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Commentary: When did wanton self-promotion at work become normal?

Puffery on social media has normalised bragging at work, says the Financial Times' Pilita Clark

LONDON: Not that long ago I got an email from a friend who said he wanted to tell me about “a rather alarming trend”.

He had attached two out-of-office messages that had just plopped into his inbox from a couple of colleagues at his company.

To avoid getting him into trouble, I am not going to say exactly what they said but the gist of each was this:

Thanks for your message, I am away but while I have your attention, why not take a look at this.

Each emailer had then inserted an online link to something they had recently done at work that they clearly thought was rather clever.

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My friend was gobsmacked. He had never seen such wanton self-promotion in his office. He could not understand why anyone would expose themselves to the ridicule it was bound to incite.

I was just as baffled. It is one thing for millennials to foam about themselves all over Instagram and YouTube. 

They have barely known what adult life is like without such aids to self-puffery. They have been crushed by the financial crisis and they struggle to compete in a global labour market.

It makes sense for them to blather on about their achievements ad nauseam. But have they normalised bragging for the rest of us in the process? Even middle-aged professionals who barely know a hashtag from a retweet?


Worryingly, it seems they have. Not long after my friend’s email arrived, Harvard Business Review sent a “management tip of the day” advising me to do precisely what my friend’s colleagues had done.

If I jazzed up my out-of-office messages with links to things like my articles or research, I could “connect in a new way with colleagues, clients, and vendors”.

When I asked a few people in my office if they, like me, thought this sounded weird, I got a series of blank looks. “Sounds like a good idea,” said one. “I might try it myself.”

Two pointed out they had a link to their recent articles below their regular email sign-offs. One was doing the same for a forthcoming book.

Another glared at me and said: “Don’t you tweet your own articles?” I spluttered that I did, though it had taken me ages to get over the initial embarrassment and I still preferred to slyly retweet comments from others instead of doing it myself.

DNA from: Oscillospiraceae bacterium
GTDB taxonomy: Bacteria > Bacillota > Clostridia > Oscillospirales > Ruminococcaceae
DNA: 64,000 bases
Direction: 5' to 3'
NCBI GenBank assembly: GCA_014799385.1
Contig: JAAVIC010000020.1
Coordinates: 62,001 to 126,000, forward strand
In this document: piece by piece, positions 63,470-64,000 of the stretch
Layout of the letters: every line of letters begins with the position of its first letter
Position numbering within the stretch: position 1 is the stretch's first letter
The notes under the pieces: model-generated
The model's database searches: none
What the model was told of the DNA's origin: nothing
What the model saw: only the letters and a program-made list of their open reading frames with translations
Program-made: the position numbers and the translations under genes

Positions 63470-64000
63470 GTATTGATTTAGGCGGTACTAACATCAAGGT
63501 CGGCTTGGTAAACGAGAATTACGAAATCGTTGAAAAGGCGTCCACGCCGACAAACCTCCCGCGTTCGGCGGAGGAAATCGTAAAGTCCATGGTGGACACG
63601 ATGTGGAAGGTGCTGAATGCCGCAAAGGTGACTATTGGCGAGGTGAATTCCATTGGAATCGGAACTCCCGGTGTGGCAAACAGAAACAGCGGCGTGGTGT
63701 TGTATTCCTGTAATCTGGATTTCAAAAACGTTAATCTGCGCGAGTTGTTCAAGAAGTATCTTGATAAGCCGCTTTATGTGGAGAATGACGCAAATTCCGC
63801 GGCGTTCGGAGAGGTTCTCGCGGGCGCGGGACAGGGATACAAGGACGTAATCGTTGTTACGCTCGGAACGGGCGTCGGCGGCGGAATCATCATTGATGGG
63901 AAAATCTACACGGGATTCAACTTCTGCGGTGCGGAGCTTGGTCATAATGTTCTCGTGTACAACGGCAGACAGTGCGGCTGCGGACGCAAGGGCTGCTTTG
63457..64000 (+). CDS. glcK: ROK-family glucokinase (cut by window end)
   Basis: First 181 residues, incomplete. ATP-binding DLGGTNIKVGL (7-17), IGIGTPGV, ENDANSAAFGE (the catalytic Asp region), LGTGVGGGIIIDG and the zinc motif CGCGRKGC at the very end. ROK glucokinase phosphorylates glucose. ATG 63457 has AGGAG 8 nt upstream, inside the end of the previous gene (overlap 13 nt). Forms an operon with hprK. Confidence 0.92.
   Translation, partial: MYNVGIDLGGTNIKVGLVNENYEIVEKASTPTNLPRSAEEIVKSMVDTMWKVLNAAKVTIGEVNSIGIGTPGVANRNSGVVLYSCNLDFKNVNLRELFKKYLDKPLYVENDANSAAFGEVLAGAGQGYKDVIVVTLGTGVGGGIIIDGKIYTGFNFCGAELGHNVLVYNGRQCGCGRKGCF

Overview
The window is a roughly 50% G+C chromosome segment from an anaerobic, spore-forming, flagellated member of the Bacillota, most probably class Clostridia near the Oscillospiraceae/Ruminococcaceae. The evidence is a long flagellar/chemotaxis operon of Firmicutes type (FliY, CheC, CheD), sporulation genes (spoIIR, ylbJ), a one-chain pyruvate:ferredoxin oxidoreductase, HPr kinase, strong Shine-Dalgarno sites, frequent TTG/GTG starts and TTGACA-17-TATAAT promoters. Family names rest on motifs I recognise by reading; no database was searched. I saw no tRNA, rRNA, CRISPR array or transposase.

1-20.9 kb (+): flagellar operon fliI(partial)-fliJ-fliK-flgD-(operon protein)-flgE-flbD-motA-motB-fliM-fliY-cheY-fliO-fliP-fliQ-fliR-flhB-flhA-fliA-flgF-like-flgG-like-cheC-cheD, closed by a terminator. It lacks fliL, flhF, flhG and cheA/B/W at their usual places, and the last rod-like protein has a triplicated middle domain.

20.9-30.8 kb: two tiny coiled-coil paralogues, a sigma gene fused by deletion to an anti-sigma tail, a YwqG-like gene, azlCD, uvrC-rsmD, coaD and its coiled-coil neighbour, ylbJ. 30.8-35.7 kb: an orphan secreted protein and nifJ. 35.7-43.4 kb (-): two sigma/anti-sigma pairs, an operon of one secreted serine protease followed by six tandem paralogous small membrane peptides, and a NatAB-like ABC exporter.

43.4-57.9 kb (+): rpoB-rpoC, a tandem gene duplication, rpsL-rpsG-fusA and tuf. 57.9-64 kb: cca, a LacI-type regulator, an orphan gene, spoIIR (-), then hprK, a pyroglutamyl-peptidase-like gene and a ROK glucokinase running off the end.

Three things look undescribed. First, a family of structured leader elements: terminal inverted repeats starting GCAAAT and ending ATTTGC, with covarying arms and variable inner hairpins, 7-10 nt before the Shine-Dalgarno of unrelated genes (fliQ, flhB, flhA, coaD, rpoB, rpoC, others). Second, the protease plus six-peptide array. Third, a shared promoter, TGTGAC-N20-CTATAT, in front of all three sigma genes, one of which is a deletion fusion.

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Eventually I found an eminent colleague who had never knowingly promoted himself on Twitter or by email sign-off and had no intention of doing so.

On reflection though, he thought this might be the ultimate sign of arrogance. It suggested he thought he was too big to flail.

He has a point. Yet I am still on the side of the modest. For one thing, immodesty can be self-destructive.

Consider Stefanie Sword-Williams, the 20-something founder of a UK mentoring outfit with a mission to “encourage you to be the best possible brand you can be”. She thinks self-promotion spells success and people should do more of it, especially young women.

As she told a bemused reporter from The Times this year, that means being ready to bugger off pronto from any company that does not value you, and sitting next to a job interviewer, not opposite them, because “you should be interviewing them” to see if they are up to being your boss.

As they say in the real world, good luck with that.

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Disturbingly, Ms Sword-Williams claimed to have picked up this drivel at university, where she studied fashion communication and promotion.

I can’t imagine this was the university’s intention but if it were it would be alarming. In my experience, people do not like working with — and especially for — tedious blowhards. Study after study suggests that workers led by more humble people perform better.

Last week I went to a lunch to hear the boss of a famously successful company talk about his business. He was sharp and worldly. He had been at the firm for years and had beaten a slew of rivals to the top job.

As we were getting ready to leave, he told a story that briefly turned the table silent. He said he had been a “hiring error”. His company had never taken anyone from his university and he was nearly not hired at all.

It was an unusual display of humility and seemed to be utterly genuine. I understood at once why he was such a great success.

© 2018 The Financial Times Ltd. All rights reserved

Source: Financial Times/sl